How to calculate Claims Loss Ratio example


Time and again I encounter insurance firms that fail to capitalise on claims loss ratio data. They:

  1. Do not have the insurance software tools to view reliable Loss Ratios automatically or quickly across all of their accounts.
  2. Are not taking the time to put those tools in place.
  3. Are not able to automatically tweak rates and fees at policy renewal based on Loss Ratios, without manual intervention.
  4. Don’t analyse Loss Ratios for individual policy sections or risk areas.
  5. Don’t educate junior staff to ensure they understand the importance of loss ratios and how to manage and compare them.

Not having instant access to loss ratios at a specific level (e.g. per risk area per policy per policy-year) and a general level (e.g. for a new scheme as it grows by the hour) is damaging to businesses since they often cannot spot the poorly performing areas or new behaviour patterns of their best sub-brokers until it is too late.

In this article I will investigate Loss Ratios (or CLRs: “Claims Loss Ratios”), in the following ways:

  1. What are Loss Ratios?
  2. Why are Loss Ratios so important?
  3. Calculating Loss Ratios
  4. How the experts make CLRs work tor them
  5. Common mistakes and how to avoid them

I hope this article will serve as a refresfer for the more savvy readers out there and a way to share techniques, but also as a learning tool for anyone just starting out. Leave your comments and let me know what you think!

What are Loss Ratios?

Loss Ratios are a means for insurers, underwriting agents and brokers alike to assess the profitability of their businesses, an insurance policy or even a relationship with a partner company. A Loss Ratio is a single number that can be used to identify performance: the lower the number, the better the performance.

Why are Loss Ratios so important?

Without a quick and simple way of comparing the profitability of different accounts, no insurance operation has much hope of success. Critically we must determine the ratio between income and outgoings, which in insurance terms means Premiums vs Claims.

Calculating Loss Ratios

Loss Ratio is the ratio of total losses paid out in claims plus adjustment expenses divided by the total earned premiums.[1]

So for example, if for one of your insurance products you pay out £70 in claims for every £100 you collect in premiums, then the loss ratio for your product is 70%.

Remember: the total losses+adjustment expenses and total earned premiums can be tied down to a specific area, you can generate a Loss Ratio for just about anything. To make advanced Loss Ratios work however, you will need to make that process quick and easy by having access to accurate data at all times, the tools to help manage that data and something to automate the calculations.

How the experts make CLRs work tor them

The key to making loss ratios work for you lies in having the agility to react to them in very specific ways and according to rules outlined by your best underwriters, without having to involve your most senior staff on every single case.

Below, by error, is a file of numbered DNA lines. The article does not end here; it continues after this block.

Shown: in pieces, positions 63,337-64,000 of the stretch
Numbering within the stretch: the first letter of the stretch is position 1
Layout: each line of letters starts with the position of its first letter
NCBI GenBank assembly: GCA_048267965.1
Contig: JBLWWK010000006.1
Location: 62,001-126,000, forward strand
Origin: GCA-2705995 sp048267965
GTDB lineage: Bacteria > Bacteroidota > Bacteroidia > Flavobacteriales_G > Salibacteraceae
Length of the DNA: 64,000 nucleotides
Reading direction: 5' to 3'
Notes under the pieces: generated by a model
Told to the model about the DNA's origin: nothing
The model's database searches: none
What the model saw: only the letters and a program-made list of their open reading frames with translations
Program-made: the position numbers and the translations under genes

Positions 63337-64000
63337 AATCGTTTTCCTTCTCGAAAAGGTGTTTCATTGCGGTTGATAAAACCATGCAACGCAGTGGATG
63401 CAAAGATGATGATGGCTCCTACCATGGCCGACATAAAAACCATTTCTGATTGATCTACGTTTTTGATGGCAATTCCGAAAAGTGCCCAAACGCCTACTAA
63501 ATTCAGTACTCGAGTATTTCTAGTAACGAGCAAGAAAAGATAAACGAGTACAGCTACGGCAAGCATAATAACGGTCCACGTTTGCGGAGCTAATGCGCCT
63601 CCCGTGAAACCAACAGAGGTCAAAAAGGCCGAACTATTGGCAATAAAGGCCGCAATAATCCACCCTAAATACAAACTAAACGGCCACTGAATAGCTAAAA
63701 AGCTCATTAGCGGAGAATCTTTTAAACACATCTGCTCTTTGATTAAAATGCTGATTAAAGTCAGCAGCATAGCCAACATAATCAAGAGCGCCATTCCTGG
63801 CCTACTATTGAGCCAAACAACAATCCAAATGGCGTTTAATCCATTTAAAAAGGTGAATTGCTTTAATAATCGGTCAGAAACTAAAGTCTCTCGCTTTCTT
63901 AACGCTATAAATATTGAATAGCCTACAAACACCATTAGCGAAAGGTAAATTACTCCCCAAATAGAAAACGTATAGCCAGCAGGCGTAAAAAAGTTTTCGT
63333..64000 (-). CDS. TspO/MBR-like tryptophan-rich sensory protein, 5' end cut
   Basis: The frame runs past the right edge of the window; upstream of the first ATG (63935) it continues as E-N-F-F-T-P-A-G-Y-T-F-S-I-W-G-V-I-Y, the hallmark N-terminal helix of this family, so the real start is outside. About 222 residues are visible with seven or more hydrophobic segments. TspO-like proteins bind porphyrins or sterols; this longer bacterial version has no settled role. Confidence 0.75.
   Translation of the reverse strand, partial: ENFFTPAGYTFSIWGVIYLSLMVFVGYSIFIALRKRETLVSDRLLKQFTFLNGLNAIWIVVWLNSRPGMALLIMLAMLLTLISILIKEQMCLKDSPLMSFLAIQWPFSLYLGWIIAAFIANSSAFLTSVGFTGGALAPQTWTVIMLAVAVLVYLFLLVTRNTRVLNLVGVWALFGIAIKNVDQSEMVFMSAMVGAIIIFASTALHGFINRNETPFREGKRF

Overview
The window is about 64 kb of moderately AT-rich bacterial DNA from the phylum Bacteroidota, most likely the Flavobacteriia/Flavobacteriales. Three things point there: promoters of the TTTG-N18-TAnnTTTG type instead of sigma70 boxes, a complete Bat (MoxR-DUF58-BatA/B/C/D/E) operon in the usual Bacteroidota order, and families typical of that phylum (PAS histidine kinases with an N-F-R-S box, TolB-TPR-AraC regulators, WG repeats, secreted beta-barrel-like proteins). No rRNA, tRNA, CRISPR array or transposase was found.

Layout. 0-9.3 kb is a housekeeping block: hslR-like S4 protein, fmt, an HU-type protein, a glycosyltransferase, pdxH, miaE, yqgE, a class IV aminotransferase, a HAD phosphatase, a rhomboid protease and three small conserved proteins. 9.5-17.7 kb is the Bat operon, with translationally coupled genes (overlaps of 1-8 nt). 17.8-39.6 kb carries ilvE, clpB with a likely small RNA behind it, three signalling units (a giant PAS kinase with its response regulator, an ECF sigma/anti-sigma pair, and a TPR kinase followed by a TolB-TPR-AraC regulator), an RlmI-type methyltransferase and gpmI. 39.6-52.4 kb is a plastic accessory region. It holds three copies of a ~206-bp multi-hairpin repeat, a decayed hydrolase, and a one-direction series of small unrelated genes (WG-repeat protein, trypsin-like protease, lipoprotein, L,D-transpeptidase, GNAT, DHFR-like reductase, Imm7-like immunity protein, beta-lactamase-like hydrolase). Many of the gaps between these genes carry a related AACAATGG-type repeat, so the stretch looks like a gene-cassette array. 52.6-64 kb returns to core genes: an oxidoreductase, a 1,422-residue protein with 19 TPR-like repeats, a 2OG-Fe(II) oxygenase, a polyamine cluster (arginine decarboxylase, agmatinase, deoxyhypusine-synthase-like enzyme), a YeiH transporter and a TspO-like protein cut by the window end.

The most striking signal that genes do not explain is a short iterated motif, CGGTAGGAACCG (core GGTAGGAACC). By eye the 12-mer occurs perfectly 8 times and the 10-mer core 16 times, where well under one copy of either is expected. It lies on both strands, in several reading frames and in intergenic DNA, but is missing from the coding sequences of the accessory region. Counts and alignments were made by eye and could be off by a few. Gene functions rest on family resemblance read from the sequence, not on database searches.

For instance, it might be prudent on a scheme with buildings cover to up significantly the rate charged for all types of cover if there has ever been a fire claim but instead only to tweak a specific rate if the claim were for roofing damage.

Or perhaps you might up the commission offered to sub-brokers whose Loss Ratio continues not to exceed 50% on all accounts, and adjust that commission proportionate to the average Loss Ratio.

The number of ways in which insurance firms can, should and do react to Loss Ratios at a general and a specific level are extremely numerous, since at the heart of good insurance business is the mitigation of risk at all times.

Common mistakes and how to avoid them

a. Don’t calculate loss ratios manually

You can’t calculate loss ratios for specific areas of cover or policy sections manually without significant human resource, which will not only make mistakes, but in costs will quickly outweight the value of loss ratio analysis in the first place.

b. Don’t imagine that specific Loss Ratios don’t matter

If you work in insurance, Loss Ratios are everything. If you don’t react to them as well as possible, not only will they continue to rise(!) but someone else responding swiftly will dominate the market.

c. Don’t leave junior staff in the dark about loss ratios

All of your staff should understand what makes one account a great performer for you and another one poor, and how and why rates, fees or commissions are tweaked. Often the junior staff are your front line troops, and will be the first to spot trends and suggest new ways to mitigate risk.


This has been a very brief look at Loss Ratios and how they are often neglected and misused (for no good reason), despite being perhaps the single most important statistic facing any single area within an insurance organisation.

Would you like your insurance software to calculate claims loss ratios for you automatically?

Take a look at the latest and greatest insurance software.


1. Harvey Rubin, Dictionary of Insurance Terms, 4th Ed. Baron’s Educational Series, 2000

Need to calculate the Claims Loss Ratio? Use our free to use and access, underwriting claims ratios calculator. If you need help using the calculator please see our brief manual for the underwriting claims ratios calculator here.


  1. Great article. Very thorough. The common mistakes section is particularly useful.

    Do you plan to continue along these lines for other common insurance calculations like Combined ratio, Expense ratio, Earned premium etc.



    1. Thanks for your comment Tom. Yes exactly, this article is designed to be the first in an ongoing how-to series dealing with some of the top industry algorithms and terms. Thanks for those ideas, we may just do those next!